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Brawner Hawk Indy Cars


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#1 R.W. Mackenzie

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Posted 05 April 2019 - 16:37

Just watched the ABC coverage of the 1969 Indy 500 on YouTube. I've always wondered if Mario's winning car was newly built with the wedge-ish side pods or was it an upgrade of the '68 car. I did some research on the Internet and searched this forum but can find little information.

 

Is there a good source for the history of the Brawner-built Indy cars? There apparently was a Brawner Hawk website at one time but it's gone.

 

What I have determined is that the original 1965 car that Mario drove in the 500 was copied from John Zink's wrecked 1964 Brabham-Offy. There were either two or three made with one going to Zinc and the other one (or two) being retained by Brawner. There is also a car that was named a Moore and I don't know if that was one of these or a different chassis. The car that Mario raced in 1965 appears to have also been raced in 1966. At some point it ended up racing at Oswego as a Modified with the original parts and chassis travelled different paths but the car has now been reassembled and restored, first with an new chassis and now with the original restored frame.

 

The car Mario drove in 1967 was a Brawner Hawk II and I believe it was driven by Larry Dickson in the 1968 500 (before Mario took over). Not sure what became of this one.

 

The car Mario drove in 1968 was a Brawner Hawk III and this same designation was also used for the 1969 winning car. The winning car is now in the Smithsonian and an unraced (?) replica is on display at the Speedway museum.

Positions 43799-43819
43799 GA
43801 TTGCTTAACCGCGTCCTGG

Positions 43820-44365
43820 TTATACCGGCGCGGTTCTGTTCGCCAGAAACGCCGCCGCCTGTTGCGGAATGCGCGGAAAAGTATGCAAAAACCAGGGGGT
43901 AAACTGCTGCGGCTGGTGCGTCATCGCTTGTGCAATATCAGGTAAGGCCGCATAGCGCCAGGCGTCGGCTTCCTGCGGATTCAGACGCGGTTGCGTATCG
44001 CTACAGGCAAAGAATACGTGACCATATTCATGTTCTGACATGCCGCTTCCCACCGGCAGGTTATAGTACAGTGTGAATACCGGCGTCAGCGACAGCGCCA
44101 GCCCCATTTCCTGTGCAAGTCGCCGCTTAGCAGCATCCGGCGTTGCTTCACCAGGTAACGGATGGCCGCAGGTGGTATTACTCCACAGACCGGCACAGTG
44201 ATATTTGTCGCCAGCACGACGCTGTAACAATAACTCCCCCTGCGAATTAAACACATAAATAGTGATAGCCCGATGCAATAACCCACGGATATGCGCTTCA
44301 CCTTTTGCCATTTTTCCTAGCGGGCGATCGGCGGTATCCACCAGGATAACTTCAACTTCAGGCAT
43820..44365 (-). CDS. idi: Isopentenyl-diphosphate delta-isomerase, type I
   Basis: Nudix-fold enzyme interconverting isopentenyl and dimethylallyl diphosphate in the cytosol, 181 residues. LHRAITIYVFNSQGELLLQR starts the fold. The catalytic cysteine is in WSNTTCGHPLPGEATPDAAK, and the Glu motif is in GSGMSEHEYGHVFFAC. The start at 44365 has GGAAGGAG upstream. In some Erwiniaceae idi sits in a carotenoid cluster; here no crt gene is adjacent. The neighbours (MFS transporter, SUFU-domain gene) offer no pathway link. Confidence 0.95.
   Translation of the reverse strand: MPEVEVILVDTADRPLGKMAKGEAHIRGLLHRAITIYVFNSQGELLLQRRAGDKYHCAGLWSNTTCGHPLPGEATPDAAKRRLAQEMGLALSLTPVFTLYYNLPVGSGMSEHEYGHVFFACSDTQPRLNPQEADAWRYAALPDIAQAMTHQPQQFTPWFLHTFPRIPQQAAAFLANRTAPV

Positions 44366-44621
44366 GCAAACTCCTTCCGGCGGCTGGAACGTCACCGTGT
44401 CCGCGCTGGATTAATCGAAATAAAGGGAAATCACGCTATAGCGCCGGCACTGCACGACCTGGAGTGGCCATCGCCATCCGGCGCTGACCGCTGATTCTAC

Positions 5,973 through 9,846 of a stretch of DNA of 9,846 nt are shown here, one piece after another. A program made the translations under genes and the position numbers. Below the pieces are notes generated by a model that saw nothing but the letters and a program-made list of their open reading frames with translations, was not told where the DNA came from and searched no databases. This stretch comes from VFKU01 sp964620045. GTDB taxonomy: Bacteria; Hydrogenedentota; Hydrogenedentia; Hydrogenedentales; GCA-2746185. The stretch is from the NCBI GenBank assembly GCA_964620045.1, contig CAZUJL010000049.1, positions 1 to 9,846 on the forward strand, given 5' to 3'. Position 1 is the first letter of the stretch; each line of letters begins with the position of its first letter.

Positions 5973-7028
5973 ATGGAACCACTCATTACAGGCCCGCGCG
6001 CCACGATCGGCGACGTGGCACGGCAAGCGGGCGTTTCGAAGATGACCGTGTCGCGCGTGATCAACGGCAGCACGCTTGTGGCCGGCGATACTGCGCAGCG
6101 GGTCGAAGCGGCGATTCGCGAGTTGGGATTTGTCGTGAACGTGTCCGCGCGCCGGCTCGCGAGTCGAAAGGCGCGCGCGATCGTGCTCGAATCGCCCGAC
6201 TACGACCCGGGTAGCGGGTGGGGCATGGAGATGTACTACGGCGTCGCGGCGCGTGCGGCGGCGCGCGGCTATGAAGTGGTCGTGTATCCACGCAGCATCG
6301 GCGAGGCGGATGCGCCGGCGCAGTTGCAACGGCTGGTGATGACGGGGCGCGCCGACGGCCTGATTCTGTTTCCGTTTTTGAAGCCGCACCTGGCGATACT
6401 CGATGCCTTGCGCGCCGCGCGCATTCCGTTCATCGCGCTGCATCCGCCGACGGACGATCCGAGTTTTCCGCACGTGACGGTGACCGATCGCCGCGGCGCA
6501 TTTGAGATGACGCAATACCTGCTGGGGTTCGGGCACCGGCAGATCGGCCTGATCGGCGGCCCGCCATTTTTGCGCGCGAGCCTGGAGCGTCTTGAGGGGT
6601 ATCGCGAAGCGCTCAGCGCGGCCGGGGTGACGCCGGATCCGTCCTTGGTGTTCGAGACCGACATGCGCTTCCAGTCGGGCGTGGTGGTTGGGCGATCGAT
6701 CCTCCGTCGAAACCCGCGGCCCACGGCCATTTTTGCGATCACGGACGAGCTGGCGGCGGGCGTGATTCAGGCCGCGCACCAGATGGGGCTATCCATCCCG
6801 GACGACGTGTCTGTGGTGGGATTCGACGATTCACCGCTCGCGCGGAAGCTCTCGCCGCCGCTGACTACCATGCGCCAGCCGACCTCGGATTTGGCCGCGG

That, in a nutshell, is all I know. Can anyone add to this?



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#2 Henri Greuter

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Posted 05 April 2019 - 18:20

I saw one at Pebble Beach last Sommer and according the info booklet, this particular car was the one Mario drove at Indy in '65, won pole with it in '66 and '67. No further career details mentioned other then that the chassis and parts were found in 2012 and was restored back into 1965 trim. Ray Evernham is the current owner.

I spoke people about the car who told me that it is in a very authentic 1965 condition.



#3 lotuspoweredbyford

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Posted 08 April 2019 - 18:42

I saw one at Pebble Beach last Sommer and according the info booklet, this particular car was the one Mario drove at Indy in '65, won pole with it in '66 and '67. No further career details mentioned other then that the chassis and parts were found in 2012 and was restored back into 1965 trim. Ray Evernham is the current owner.

I spoke people about the car who told me that it is in a very authentic 1965 condition.

 

The 1967 pole car is a totally different car than Ray Evernham's car. Both will be here at the upcoming Mario exhibition.



#4 R.W. Mackenzie

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Posted 08 April 2019 - 22:16

This is the 1965 car now owned by Ray Evernham:

 

C_KFrtTXgAAy4qb.jpg